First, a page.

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January 23rd

Tables are a pain in the ass to build due to very subtle cross-browser issues. But there is a way to build tables of varying complexity and still look the same throughout all browsers.

You will need Photoshop for this project.

The result
A somewhat complex looking thing

A somewhat complex looking thing

So here we have a table from this site which, just so happens, I built the template for it. So the first thing to know is how to slice this bitch up.

Slicing the bitch up

The bitch. Sliced up

The bitch. Sliced up


Hide the text. You’ll need to slice up four parts. The header, the subheader, the body, and the bottom (you’ll also need to slice out the bullets for this project, but that’s not part of the table). For presentation purposes these slices are nice and fat. But like sashimi, the thinner, the better. There are variations of the body and bottom depending on number of columns on the table. But we’ll just do 3 columns.

The code

After saving these parts, here is the code. It’s long, but I can assure you it was a lot simpler than the old site.

<div class="tbl tbl3">
<table>
<thead>
<tr>
<td class="tblhdr" colspan="3">
Canadian Thoracic Society<a href="#ref2"><sup class="refwhite">2</sup></a></td>
</tr>
</thead>
<tr class="tblhdr">
<td >Basic clinical state</td>
<td >First choice</td>
<td >Alternative for treatment failure</td>
</tr>
<tr>
<td valign="top">Acute tracheobronchitis</td>
<td valign="top"><ul><li>No antibiotic unless symptoms persist for >10 to 14 days</li></ul></td>
<td valign="top"><ul><li>Macrolide</li><li>Tetracycline</li></ul></td>
</tr>
<tr>
<td valign="top">Chronic bronchitis without risk factors (simple)</td>
<td valign="top">
<ul>
<li>Second-generation macrolide</li>
<li>Second-or third-generation cephalosporin</li>
<li>Amoxicillin</li>
<li>Doxycycline</li>
<li>Trimethoprim-<br />sulfamethox-azole</li>
</ul></td>
<td valign="top">
<ul>
<li>Fluoroquinolone</li>
<li>ß-lactam/<br />ß-lactamase inhibitor</li>
</ul></td>
</tr>
<tr>
<td valign="top">Chronic bronchitis with risk factors (complicated)</td>
<td valign="top">
<ul>
<li>Fluoroquinolone</li>
<li>ß-lactam/<br />ß-lactamase inhibitor</li>
</ul></td>
<td valign="top">
<ul>
<li>May require parenteral therapy</li>
<li>Consider referral to a specialist or hospital</li>
</ul></td>
</tr>
<tr>
<td class="nobrdBot" valign="top">Chronic suppurative bronchitis</td>
<td class="nobrdBot" valign="top">
<strong>Ambulatory patients:</strong>
<ul>
<li>Tailor the treatment to the airway pathogen</li>
<li><em>P aeruginosa</em> common (ciprofloxacin)</li>
</ul>
<strong>Hospitalized patients:</strong>
<ul>
<li>Parenteral therapy usually required</li>
</ul></td>
</tr>
</table>
</div>
<div class="table_bottom col3"></div>

Typical construction of a table. There are however, two extra divs. One part is the “backbone” that wraps around the table tag. The other is the “feet” that will style the rounded corners in the bottom.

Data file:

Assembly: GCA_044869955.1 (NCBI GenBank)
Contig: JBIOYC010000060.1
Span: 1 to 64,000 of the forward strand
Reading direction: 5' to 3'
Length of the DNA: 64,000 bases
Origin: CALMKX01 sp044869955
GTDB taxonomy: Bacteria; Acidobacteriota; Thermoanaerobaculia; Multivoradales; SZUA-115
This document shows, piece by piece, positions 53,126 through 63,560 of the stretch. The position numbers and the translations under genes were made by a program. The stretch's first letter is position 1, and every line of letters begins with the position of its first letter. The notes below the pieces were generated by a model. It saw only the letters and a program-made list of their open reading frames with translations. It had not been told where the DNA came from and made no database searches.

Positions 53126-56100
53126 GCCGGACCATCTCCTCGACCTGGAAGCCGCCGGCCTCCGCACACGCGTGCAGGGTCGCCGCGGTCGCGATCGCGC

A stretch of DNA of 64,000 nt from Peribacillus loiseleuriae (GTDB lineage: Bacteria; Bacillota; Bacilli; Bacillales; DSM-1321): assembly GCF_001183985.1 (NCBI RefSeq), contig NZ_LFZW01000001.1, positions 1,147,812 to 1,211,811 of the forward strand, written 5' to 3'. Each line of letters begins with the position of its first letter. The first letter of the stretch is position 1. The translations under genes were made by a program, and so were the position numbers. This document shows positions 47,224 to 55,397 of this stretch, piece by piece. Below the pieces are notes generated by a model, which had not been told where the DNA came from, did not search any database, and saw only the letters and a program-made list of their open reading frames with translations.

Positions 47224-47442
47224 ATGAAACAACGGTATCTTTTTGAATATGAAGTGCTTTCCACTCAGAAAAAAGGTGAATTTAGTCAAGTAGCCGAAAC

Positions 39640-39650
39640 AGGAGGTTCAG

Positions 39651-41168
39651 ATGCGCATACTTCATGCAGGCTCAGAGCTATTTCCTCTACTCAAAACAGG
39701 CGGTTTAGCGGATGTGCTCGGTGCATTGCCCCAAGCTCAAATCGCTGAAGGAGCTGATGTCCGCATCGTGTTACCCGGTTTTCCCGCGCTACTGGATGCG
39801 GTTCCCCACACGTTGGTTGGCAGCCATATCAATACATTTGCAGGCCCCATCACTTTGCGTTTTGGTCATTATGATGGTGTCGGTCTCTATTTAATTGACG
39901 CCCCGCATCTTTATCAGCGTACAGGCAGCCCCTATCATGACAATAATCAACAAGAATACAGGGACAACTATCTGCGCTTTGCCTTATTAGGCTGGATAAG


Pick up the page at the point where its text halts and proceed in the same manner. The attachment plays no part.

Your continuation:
The CSS


/* resets and other junk */

body {font-family:Arial, Helvetica, sans-serif; font-size:.76em; color:#6f6f6f; line-height:1.4em;}
table {line-height:1.4em;}
ul {margin:0; padding:0;}
sup.refwhite {font-family:Verdana, Arial, Helvetica, sans-serif; font-size:.75em; padding-left:2px; line-height:normal; color:#fff;}
a:link {color:#843F9C;text-decoration:underline;}

/* the actual table */

.tbl {
background:transparent url(images/table.gif) repeat-y scroll 0 0;
margin:10px 0 0;
padding:0 10px 0 2px;
width:474px;
}

.tbl3 {
background-image:url(images/table3.gif);
}

.table_bottom {
height:18px;
margin:0;
padding:0;
width:486px;
}

.col3 {
background:transparent url(images/table_bottom_3.gif) no-repeat scroll 0 0;
}

.tbl table {
border-collapse:collapse;
color:#602588;
font-size:12px;
margin:0 2px;
table-layout:fixed;
width:474px;
}

.tbl thead {
background:#602588 url(images/table_title.gif) repeat-x scroll center top;
border-bottom:4px solid #602588;
color:#FFFFFF;
font-size:18px;
font-weight:600;
line-height:22px;
text-align:center;
}

.tbl thead td {
padding:15px 0 10px;
}

.tbl td sup {
font-size:65%;
}

.tbl tr.tblhdr td {
background:#F1FFD3 url(images/table_header.gif) repeat-x scroll center bottom;
border-right:medium none;
font-size:13px;
font-weight:600;
line-height:150%;
padding:2px 0 4px 15px;
}

.tbl tr.tblsub td {
background-color:#F1FFD3;
border-bottom:2px solid #F89E5A;
border-right:medium none;
font-size:13px;
font-weight:600;
padding:6px 0;
text-align:center;
}

.tbl tbody tr td {
border-bottom:1px solid #F89E5A;
padding:9px 15px;
}

.tbl td ul {
margin:0 0 9px;
padding:0;
}

.tbl td strong {
padding:0 0 9px;
display:block;
}

.tbl td ul li {
background:transparent url(images/bullet.gif) no-repeat scroll 0 4px;
list-style-image:none;
list-style-position:outside;
list-style-type:none;
padding:0 0 0 10px;
}

.tbl td.nobrdBot {
border-bottom:medium none;
}

Basically, you take the sliced images, repeat them from either the x or y axis as background images. This will ensure that the vertical border will line up with the border at the table’s “feet”. Horizontal borders are plain css borders. Then certain classes, like nobrdBot, are used to remove css borders such as those on the last row.

Conclusion

As you look through the rest of the site, there are other instances of tables. All I have to do is assign new classes in the CSS and switch different background images in and out. As a result, the web designers are free to design anyway they deem suitable, and smart developers have a relatively simple solution to styling complex CSS tables.

Download sample

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